Let me break into this stream of memories to say that I think the ability to do anything well is a gift from God. Ignoring that gift just because you can, because you assume it will always be there is the grossest sort of self-indulgence, a complete waste, and a terrible thing to do. But at that time I just assumed I could put that gift on the back burner, and pull it out again when I needed it, like high school.

So I went into high school with that gift tucked away. I kept it tucked away all the time actually, preferring to skip school to do nothing at all instead of learning the craft I claimed to love. Come test time in English my teachers were astounded by what I turned in, when I actually did the work, and berated me for not trying harder. This, to my perverse, rebellious young mind, was a sign to try less, to skip more, and further ignore what I was capable until I needed it. Like when I went to college.

The fruits of my labor finally bloomed when I was in the last semester of my senior year, somehow scraping by enough to have gotten that far. I was told that I was going to be one credit short of being able to graduate with my class. Having no motivation or self-discipline, I decided I would drop out, relying on my supreme intelligence of 17 years to get me through the rest of my life. And for the next 3 years, I didn’t write a single thing with more meaning than a grocery list.

When I finally did decide to write again, I was astonished to find that I couldn’t just sit down, pick up the pen, and fill pages with anything and everything. I couldn’t do anything but sit and stare at the paper, my thoughts about to explode out of my ears, and that gate between my mind and my hand stubbornly shut. Boy was I scared. For a week straight I tried to write constantly, coming up with terrible, trite-sounding lines, nothing like the clear expression of my mind that I used to write so effortlessly. But as I continued with my newfound, (and fear-induced), writing frenzy, it eased back into me, and me to it, like an old man into his favorite recliner. After lunch, with his favorite pair of slipper. And a pipe. It was like falling in love all over again, and I immersed myself in writing, and reading, to escape my daily life. Because my daily life was filled with a newly budding regret for my past choices, and where they'd gotten me. Or, to be more precise, not gotten me. All of my friends were having a blast in college. I was visiting them on the weekends. They told me about writing assignments that had to be done soon, and while I comisserated out loud, inside I was dying of jealousy. I wanted to do those reports, because I knew I could do them well.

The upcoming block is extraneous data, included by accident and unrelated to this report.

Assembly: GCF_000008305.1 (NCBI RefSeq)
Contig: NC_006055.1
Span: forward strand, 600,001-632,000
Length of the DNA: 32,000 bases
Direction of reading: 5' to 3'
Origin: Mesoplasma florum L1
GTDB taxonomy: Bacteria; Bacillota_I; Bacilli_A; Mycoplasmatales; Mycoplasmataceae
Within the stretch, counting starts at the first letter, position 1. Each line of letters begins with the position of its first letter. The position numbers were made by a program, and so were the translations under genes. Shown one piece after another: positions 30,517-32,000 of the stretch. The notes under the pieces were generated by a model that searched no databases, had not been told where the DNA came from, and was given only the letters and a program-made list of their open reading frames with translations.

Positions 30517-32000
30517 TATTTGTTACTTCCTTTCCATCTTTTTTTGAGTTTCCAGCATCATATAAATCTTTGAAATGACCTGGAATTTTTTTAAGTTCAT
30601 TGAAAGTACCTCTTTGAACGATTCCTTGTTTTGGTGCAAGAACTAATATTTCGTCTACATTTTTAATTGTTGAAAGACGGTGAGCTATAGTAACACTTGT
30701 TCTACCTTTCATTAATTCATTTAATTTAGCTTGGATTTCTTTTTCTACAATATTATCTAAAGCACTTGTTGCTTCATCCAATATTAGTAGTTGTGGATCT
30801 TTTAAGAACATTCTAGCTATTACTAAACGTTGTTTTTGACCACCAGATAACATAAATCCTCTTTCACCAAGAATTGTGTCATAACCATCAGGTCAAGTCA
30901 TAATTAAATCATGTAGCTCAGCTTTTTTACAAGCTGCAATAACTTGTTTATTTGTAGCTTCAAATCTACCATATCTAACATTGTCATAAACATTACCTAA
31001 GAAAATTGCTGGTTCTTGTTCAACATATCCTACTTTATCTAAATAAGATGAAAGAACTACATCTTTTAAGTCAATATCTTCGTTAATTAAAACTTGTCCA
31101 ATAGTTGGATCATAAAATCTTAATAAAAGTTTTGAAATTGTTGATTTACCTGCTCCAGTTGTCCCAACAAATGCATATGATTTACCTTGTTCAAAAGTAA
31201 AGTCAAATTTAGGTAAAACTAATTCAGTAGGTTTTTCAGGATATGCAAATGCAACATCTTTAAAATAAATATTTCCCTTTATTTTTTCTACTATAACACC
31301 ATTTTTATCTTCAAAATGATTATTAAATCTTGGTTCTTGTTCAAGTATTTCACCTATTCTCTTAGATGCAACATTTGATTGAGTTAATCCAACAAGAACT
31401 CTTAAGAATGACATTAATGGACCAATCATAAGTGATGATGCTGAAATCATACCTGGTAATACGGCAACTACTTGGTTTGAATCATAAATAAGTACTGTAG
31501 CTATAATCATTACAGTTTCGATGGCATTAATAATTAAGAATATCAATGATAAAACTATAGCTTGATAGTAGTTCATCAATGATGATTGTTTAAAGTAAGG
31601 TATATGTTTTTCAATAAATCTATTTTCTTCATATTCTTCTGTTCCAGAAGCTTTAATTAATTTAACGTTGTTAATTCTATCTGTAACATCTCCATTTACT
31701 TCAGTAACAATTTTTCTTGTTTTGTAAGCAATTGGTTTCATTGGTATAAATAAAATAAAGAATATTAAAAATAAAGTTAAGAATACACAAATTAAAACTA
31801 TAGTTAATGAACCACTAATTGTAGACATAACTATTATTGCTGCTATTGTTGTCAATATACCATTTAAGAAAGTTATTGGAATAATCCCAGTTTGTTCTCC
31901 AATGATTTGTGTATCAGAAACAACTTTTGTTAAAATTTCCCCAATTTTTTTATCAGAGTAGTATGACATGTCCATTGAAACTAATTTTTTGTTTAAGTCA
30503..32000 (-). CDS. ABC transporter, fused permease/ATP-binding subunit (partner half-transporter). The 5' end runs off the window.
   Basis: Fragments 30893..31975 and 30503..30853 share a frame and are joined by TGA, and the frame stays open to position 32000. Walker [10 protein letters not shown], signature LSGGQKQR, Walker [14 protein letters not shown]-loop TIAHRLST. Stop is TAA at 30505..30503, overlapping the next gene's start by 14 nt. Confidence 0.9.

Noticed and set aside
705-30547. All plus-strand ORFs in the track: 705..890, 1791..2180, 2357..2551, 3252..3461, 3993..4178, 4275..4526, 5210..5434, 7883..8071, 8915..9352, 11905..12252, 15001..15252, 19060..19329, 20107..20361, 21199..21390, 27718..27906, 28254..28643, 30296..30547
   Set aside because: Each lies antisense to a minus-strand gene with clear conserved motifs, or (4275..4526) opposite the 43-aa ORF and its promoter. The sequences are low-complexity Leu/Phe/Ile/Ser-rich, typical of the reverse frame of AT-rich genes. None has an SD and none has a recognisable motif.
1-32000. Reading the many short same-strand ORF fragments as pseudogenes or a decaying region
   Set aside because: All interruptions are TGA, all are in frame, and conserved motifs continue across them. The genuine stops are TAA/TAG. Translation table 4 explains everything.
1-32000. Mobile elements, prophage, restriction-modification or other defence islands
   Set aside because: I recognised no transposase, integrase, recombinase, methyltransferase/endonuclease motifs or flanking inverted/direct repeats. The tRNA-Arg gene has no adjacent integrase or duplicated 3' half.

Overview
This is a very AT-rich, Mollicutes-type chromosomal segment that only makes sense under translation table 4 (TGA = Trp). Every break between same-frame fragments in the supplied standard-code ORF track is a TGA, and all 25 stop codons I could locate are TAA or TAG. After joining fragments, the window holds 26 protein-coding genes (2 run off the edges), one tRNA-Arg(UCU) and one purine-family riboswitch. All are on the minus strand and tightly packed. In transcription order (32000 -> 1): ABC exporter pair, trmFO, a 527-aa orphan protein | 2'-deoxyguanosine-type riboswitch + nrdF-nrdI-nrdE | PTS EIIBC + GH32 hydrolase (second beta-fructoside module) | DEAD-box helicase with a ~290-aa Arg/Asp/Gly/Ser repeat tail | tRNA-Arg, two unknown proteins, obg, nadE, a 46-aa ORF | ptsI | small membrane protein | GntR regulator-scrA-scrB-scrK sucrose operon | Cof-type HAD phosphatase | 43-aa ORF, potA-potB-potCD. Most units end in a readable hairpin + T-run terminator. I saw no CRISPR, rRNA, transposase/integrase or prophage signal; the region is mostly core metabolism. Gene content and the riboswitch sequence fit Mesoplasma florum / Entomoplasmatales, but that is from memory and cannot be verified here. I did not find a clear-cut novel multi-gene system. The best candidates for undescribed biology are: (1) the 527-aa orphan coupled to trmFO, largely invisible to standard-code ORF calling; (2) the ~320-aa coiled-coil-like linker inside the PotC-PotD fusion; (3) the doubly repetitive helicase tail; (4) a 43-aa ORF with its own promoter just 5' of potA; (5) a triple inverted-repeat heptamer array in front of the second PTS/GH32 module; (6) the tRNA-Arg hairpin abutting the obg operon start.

By that time, Ryan and I had been together for about 3 years, and had gotten to a pretty tough part in our relationship, so I had lots to escape from, and lots to write about. But, in the manner of all relationships, when we made up, it was incredible, so I began to write again about the happy times, the great times. I was amazed that I had left this venue untouched for so long. Nothing compared to being able to translate how phenomenal being in love was onto a page that I could look back at later and relive the feelings and thoughts of. For a couple of years I really wrote it all down, and put effort into writing even when I didn’t want to. But, as is the manner of the beast, (my beast at least), I became lazy and chose to do what I called “living my life” instead of writing…or doing anything really that was productive or good.

I started a downward spiral of the worst kind; the kind where you’ve convinced yourself that you’re actually doing good, things are okay, and meanwhile the hole you’re digging is actually becoming a tunnel to a very dark place. Needless to say, there was no writing in that tunnel.
Having my son saved me from myself. He opened me to a place in my heart that I didn’t even know existed, and a strong will to do whatever it took to make sure he was raised right. I had no idea what I was capable of until he came along. And once again, words overflowed from behind the bridge. Like they had never done before, there was a deluge of emotions that had to be put down in words, and there were so many I couldn’t keep up.

Now I am a mother of two amazing children, both under two at the moment, married to my high school sweetheart. I have no high school diploma, or equivalent. I never went to college. All the years set aside for me to learn and excel at my chosen craft were gone, replaced with motherhood. So now I have dreams that are still dreams, and regrets about all I could have done.

Except I don’t want them to be regrets. I want to do what I should have done, buckle down so to speak, and become a writer. So today I’m starting, with this blog, to write again. And while this is a small step, it is at least a step, and in the right direction nonetheless.

Let my passionate love for language abound, because I am, again, a poet.